You can also combine exporting DUO_PASSCODE and the rsync command in one line:

$ rsync -prav -e 'ssh -o "SetEnv DUO_PASSCODE=sms"' -e 'ssh -o "SendEnv DUO_PASSCODE"' gro:sha256sums/ sums

To then do:

$ rsync -prav -e 'ssh -o "SetEnv DUO_PASSCODE=123456"' -e 'ssh -o "SendEnv DUO_PASSCODE"' gro:sha256sums/ sums

This process leads to a shell script to automate the process:


Copying Files with Windows

This section documents how to copy files or directories from Windows clients using the scp command-line program.


if you are using a Windows 10 build that includes the OpenSSH binaries (ssh, scp, etc.) then proceed to the next sub-section. Otherwise, install the binaries following these instructions . For the purposes of this document just use the content of the section titled Installing OpenSSH with PowerShell.

If the previous PowerShell instructions don’t work, you might have an old build of Windows. In that case, you can download the OpenSSH binaries manually from this link: which belongs to Microsoft’s OpenSSH Github repository.


The location of the .ssh\config file on Windows is in the user’s profile directory. For example if your username is myname, your profile should be in C:\Users\myname\ , and therefore ssh config files are in the .ssh\ directory located in your profile directory.

For the purposes of this document, it doesn’t matter which package you install or if you downloaded the standalone binaries. Just make sure you can use the ssh and scp commands. The command parameters are the same as in Unix, and the file configuration (config) is also in the same format (it’s the same software) and in the same location (the .ssh directory)

If you downloaded the standalone binaries, you will have to open a command line window (Windows + R or click on the start menu and type cmd) and change the current directory (using cd) to the one where you downloaded/copied the OpenSSH standalone binaries, which could be something like this (depending on where you copied them):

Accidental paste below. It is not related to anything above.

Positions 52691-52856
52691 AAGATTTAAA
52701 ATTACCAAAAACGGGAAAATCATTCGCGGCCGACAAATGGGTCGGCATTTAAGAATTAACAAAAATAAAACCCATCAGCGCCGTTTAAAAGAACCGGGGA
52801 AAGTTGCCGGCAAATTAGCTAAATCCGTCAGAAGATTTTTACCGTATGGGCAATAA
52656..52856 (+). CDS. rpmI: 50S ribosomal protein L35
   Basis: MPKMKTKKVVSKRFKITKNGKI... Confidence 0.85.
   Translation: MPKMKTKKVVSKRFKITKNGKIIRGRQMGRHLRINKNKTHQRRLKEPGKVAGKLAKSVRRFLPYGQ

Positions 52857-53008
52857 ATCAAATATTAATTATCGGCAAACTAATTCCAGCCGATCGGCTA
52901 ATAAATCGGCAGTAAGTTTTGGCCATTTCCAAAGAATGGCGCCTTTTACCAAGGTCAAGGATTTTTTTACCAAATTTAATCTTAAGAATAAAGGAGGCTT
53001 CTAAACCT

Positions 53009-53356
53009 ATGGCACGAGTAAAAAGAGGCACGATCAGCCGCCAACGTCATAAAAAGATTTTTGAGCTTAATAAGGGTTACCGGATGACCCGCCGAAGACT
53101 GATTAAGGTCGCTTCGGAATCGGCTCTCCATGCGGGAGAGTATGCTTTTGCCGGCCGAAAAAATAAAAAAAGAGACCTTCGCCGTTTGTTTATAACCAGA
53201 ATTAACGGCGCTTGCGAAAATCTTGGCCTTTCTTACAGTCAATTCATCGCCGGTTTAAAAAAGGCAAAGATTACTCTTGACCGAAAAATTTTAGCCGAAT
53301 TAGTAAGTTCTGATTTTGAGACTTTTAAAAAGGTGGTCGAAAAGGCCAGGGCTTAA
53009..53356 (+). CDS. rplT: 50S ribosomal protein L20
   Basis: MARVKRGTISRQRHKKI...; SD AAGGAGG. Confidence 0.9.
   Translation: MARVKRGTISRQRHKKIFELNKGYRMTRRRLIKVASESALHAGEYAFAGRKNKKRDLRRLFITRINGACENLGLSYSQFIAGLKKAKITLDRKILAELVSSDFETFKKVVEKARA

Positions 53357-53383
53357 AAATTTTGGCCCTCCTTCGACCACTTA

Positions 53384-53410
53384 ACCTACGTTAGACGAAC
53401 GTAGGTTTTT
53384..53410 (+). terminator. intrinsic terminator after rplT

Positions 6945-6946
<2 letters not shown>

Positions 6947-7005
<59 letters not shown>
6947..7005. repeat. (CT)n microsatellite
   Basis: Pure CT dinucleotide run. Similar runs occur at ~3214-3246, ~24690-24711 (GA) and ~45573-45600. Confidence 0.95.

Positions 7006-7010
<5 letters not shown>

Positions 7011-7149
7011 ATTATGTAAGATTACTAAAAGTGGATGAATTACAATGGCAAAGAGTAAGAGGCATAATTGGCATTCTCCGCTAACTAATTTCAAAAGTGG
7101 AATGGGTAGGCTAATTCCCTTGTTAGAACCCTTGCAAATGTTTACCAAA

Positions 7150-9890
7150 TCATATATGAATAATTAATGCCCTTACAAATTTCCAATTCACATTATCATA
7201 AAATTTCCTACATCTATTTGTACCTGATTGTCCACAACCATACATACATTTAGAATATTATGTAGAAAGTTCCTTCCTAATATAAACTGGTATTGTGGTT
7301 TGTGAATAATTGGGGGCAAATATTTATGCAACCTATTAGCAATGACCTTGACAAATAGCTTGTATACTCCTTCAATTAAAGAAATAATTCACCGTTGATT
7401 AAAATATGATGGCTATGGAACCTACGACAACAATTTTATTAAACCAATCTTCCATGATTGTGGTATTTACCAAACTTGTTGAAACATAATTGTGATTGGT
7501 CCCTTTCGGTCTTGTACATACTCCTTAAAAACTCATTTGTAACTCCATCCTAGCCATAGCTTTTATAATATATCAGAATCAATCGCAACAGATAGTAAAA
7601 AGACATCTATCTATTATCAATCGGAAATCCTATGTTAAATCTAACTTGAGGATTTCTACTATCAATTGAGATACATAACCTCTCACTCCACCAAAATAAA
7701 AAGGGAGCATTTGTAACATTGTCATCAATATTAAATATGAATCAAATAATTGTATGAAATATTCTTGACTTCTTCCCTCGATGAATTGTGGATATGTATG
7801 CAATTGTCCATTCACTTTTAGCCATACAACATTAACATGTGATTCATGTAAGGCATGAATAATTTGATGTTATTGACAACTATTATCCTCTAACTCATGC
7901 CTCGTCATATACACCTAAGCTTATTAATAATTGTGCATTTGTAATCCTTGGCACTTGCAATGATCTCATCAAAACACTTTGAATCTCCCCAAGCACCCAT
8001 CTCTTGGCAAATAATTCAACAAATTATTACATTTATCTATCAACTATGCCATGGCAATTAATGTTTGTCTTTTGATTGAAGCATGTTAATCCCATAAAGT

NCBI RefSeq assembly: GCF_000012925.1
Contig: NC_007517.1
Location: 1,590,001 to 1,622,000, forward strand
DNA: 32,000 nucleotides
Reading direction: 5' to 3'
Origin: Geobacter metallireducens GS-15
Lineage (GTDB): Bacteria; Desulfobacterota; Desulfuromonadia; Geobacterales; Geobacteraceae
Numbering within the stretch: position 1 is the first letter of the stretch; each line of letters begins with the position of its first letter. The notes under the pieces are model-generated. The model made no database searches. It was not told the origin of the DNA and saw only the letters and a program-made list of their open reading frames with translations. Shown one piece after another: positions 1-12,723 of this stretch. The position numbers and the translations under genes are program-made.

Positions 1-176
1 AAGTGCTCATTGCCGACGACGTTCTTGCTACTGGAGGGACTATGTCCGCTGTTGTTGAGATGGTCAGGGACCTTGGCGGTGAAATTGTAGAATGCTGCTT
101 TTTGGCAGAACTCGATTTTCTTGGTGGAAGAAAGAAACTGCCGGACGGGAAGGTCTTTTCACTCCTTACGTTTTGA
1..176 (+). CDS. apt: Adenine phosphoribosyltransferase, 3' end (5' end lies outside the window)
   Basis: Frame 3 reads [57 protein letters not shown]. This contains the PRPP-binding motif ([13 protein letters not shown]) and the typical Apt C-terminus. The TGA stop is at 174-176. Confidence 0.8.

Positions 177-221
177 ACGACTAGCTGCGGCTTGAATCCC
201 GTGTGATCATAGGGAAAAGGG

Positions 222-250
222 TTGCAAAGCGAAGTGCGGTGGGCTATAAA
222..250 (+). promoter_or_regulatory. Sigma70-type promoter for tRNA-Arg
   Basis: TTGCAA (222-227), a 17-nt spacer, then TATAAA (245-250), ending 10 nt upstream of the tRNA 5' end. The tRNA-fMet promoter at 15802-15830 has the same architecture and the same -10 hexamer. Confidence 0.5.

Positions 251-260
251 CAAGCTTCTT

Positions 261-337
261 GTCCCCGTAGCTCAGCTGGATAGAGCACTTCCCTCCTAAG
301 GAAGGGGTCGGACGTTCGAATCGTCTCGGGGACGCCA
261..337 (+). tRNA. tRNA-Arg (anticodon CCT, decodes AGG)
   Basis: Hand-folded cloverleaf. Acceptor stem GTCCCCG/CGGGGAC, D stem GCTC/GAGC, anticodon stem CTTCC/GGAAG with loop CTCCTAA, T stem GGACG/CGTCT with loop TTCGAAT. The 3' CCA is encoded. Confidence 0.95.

cd C:\Users\myname\Downloads\OpenSSH-Win64\OpenSSH-Win64

Once you are in that directory you can directly use the ssh and scp commands.

Configuring the PATH environment variable

This section is optional, but if you don’t want to change to a directory every time you want to copy files remotely, then another option is to modify your %PATH% environment variable and append the location where you installed the standalone tools.

Then you just need to execute the command interpreter and directly execute ssh or scp.

Open Windows Explorer, right click on My Computer, select Properties, select Advanced System Configuration and then select Environment Variables.

Once there, the upper panel represents your user-defined variables. You can modify PATH by selecting Edit. At the end of the text field (after a semicolon) add the path where you installed the openssh tools. You can now launch a command line interpreter and use ssh or scp without changing to a different path.

Creating .ssh\config

You need do set this up only once. Open a command line and execute:

mkdir %USERPROFILE%\.ssh

notepad %USERPROFILE%\.ssh\config

Add the server name(s) to the configuration file and add the DUO_PASSCODE environment variable as a parameter to the SendEnv option:

     User yourusername

Save and close the file, then execute:

move %USERPROFILE%\.ssh\config.txt %USERPROFILE%\.ssh\config

Copying files with scp

The command line is the same as in the Linux examples above. To copy files or directories, use the command scp. See the following example.


With -v enabled, you will see debugging information, but it’s not needed for this to work.

scp -v -o "SetEnv DUO_PASSCODE=sms" -o "SendEnv DUO_PASSCODE" .
Executing: program ssh.exe host, user cs, command scp -v -f file.txt
OpenSSH_for_Windows_8.1p1, LibreSSL 2.9.2
debug1: Reading configuration data C:\users\cs/.ssh/config
debug1: C\Users\cs\.ssh\config line 1: Applying options for
debug1: Connection established.
debug1: Sending env DUO_PASSCODE = sms

The first attempt will fail, but you will receive a passcode on your device. Use it to set the environment variable, as in the following example:

scp -v -o "SetEnv DUO_PASSCODE=123456" -o "SendEnv DUO_PASSCODE" .

Where 123456 is the passcode received.


This example can even be used when no ssh/config file was created since it first sets and then send DUO_PASSCODE on just one command line.

Appendix A: Possible values for DUO_PASSCODE

Possible values that could be assigned to DUO_PASSCODE when initiating the 2fA process are:

  • sms, push, phone, or just use a passcode if you already have one.

Select the one that works best for you.